“I don’t have a response to that at this time,” he said.
He cited the two-bed Cardinal House as an example of a resource available to vulnerable youth. But the facility, which is run by Encompass, is open only to youth in government care, which isn’t the case for most of the homeless youth in Langley, Nichol said.
Teens end up with no housing or precarious housing for a variety of reasons — family conflicts, abuse, addiction. “I’ve had situations where a youth has removed themselves from a home because of poverty. There isn’t enough food in the house,” Nichol said.
It is not unusual for staff at Langley Secondary School to spend Friday afternoons phoning shelters, but they are frequently unable to find an open bed nearby, principal Dawne Tomlinson said.
“We’ve had a number of situations where we’ve had to let a kid go over the weekend and we don’t know whether they are safe,” she said. “We feed them and we care for them and we wrap around them, but we can’t take them home with us.”
An estimated 3,000 students show up hungry every day in Langley, where many schools offer free breakfast and lunch. Backpacks full of food are sent home each weekend to 23 needy families.
Schools across the region are increasingly offering social servic- es in addition to education. When a Grade 12 Langley football player found himself on the street, the closest available shelter bed was in Burnaby, a long daily trek on an inconvenient transit route.
He stayed on the team and even graduated, but it was a difficult year.
“You could see the struggle with him, and the determination with his schooling,” Tomlinson said. “(Youths like that student) want to stay in their home school. It puts them in a real challenging place because the one place they feel safe is their school, but it doesn’t keep them safe at night.”
Cluney and fellow task force member Elly Choi are organizing an open house about student homelessness on Wednesday at the Langley school board office.
“It really upset me when I heard that up to 162 students don’t have a roof over their heads because we don’t have the opportunity (to house them),” said Choi, also in Grade 11.
“We want a youth shelter in Langley so youth who are couchsurfing don’t have to relocate to other places like Surrey and Abbotsford.”
Demographics in Langley have been shifting, said Susan Cairns, chair of the foundation that raises extra money for the school board. Vancouver’s sky-high rental rates are driving people to the more-affordable suburbs, where there are an increasing number of single mothers, families in basement suites and refugees, she added. Langley is not alone, though. While the Surrey school board does not have an estimate of the number of its students who are homeless, administrators are often calling the children’s ministry, shelters and friends’ homes to try to find beds for vulnerable kids, spokesman Doug Strachan said. Surrey also offers free food and phones the homes of at-risk students if they don’t show up for classes.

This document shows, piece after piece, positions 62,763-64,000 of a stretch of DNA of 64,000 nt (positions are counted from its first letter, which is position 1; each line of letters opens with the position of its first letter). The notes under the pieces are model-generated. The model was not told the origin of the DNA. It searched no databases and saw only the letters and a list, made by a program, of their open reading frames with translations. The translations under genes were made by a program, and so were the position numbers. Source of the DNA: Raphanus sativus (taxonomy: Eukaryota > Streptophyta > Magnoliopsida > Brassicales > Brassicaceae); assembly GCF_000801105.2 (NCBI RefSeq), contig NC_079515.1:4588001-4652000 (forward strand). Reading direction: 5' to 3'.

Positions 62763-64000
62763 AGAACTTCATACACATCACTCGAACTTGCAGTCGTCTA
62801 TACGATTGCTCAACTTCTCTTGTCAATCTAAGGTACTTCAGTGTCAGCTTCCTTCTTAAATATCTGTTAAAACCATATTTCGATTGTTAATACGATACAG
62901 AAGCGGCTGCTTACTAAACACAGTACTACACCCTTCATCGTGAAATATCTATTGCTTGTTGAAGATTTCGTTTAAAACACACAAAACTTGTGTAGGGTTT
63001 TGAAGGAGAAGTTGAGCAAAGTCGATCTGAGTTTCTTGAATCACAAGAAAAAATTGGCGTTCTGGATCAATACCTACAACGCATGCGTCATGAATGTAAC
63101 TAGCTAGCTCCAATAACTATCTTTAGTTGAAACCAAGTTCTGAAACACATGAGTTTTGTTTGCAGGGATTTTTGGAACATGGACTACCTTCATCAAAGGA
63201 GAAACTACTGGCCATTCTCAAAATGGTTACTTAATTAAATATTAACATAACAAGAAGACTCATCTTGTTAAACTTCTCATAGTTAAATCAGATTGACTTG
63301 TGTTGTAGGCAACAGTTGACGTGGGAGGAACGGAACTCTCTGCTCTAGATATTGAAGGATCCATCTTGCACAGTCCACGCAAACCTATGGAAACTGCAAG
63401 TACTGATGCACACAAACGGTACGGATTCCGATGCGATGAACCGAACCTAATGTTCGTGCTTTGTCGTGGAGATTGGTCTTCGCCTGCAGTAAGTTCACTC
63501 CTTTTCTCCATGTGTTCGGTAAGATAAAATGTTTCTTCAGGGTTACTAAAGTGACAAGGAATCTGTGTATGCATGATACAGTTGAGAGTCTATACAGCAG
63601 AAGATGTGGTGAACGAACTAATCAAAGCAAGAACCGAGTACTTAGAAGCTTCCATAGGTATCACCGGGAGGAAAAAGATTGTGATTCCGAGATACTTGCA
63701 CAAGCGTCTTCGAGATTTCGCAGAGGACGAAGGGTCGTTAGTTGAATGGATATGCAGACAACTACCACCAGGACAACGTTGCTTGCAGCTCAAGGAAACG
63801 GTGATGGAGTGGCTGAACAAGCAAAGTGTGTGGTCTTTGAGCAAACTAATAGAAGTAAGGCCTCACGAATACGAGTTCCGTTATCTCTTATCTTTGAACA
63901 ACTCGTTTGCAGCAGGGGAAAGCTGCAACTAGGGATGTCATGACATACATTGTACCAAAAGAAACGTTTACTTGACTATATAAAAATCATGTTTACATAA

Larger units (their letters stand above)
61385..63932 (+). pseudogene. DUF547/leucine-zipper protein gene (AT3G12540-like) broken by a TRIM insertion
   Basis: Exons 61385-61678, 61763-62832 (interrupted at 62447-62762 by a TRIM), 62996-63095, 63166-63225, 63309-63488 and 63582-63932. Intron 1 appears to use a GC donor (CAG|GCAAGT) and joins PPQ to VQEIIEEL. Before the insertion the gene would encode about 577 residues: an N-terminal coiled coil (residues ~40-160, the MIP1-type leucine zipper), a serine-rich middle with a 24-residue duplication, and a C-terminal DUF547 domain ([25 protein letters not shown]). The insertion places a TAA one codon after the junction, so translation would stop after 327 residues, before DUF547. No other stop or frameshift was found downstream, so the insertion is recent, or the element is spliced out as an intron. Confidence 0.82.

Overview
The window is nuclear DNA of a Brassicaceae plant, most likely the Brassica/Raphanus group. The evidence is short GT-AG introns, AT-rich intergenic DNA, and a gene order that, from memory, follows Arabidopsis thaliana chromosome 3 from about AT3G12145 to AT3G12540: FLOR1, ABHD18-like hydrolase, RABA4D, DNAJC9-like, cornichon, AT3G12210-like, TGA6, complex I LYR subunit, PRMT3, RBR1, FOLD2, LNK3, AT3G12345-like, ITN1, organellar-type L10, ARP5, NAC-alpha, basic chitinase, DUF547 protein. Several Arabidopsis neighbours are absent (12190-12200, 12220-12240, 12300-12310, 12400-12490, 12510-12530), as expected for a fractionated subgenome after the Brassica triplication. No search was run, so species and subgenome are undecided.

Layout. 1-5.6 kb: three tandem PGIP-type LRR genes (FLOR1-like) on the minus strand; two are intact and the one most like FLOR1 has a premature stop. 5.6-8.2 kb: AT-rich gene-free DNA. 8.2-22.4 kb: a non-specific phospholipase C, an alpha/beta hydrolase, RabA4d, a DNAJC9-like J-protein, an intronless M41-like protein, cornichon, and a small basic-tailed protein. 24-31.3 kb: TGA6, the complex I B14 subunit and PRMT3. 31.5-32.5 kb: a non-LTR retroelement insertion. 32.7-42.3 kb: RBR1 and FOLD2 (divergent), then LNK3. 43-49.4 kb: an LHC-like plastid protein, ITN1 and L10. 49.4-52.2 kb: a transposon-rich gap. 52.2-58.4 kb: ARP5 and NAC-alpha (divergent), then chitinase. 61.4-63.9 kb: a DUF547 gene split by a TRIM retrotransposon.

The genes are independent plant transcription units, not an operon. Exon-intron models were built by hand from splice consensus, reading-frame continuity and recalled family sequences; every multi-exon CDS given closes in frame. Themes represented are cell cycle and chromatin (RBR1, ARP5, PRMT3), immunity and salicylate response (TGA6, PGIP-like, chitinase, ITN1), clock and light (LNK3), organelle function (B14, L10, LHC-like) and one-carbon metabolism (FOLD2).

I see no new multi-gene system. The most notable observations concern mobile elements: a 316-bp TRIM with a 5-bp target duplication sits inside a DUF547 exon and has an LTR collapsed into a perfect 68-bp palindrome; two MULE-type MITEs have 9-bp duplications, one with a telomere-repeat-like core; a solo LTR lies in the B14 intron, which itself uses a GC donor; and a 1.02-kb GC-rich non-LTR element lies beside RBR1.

The 2014 Metro Homelessness Count identified 20 people under the age of 25 without homes in Langley, but found that only two were in shelters while the rest had nowhere to live. Surrey, by comparison, had a lower per capita rate of homeless youth, and half of them were in shelters.
“I think … the main thing is to get some sort of facility for these kids. It is unworkable for these kids to go back and forth from Langley to Surrey and Abbotsford every day. These are huge areas (with) not very good transit,” Cairns said.
“It defeats them before they even get to school.”
People need to offer more resources to homeless youth, Perry argues, and realize they are often hidden in plain view.
“When someone thinks of homelessness, they think of sleeping on the streets — you are in ragged clothes, you are in cardboard box. It is sad that is the stigma of homelessness, and we have to get past that,” she said.
“I’ve been on the bus and I’ve had a backpack full of all my stuff, but people assume it is just full of textbooks. It could be a neighbour or your friend or the person sitting beside you who is homeless. It sucks.”
When you’re going to school, how can anyone expect them to be 100 per cent there and focusing when they have to think about where they’re supposed to stay the night? ELLIOT CLUNEY, G ra d e 11 We feed them and we care for them and we wrap around them, but we can’t take them home with us. DAWNE TOMLINSON, principal, Langley Secondary School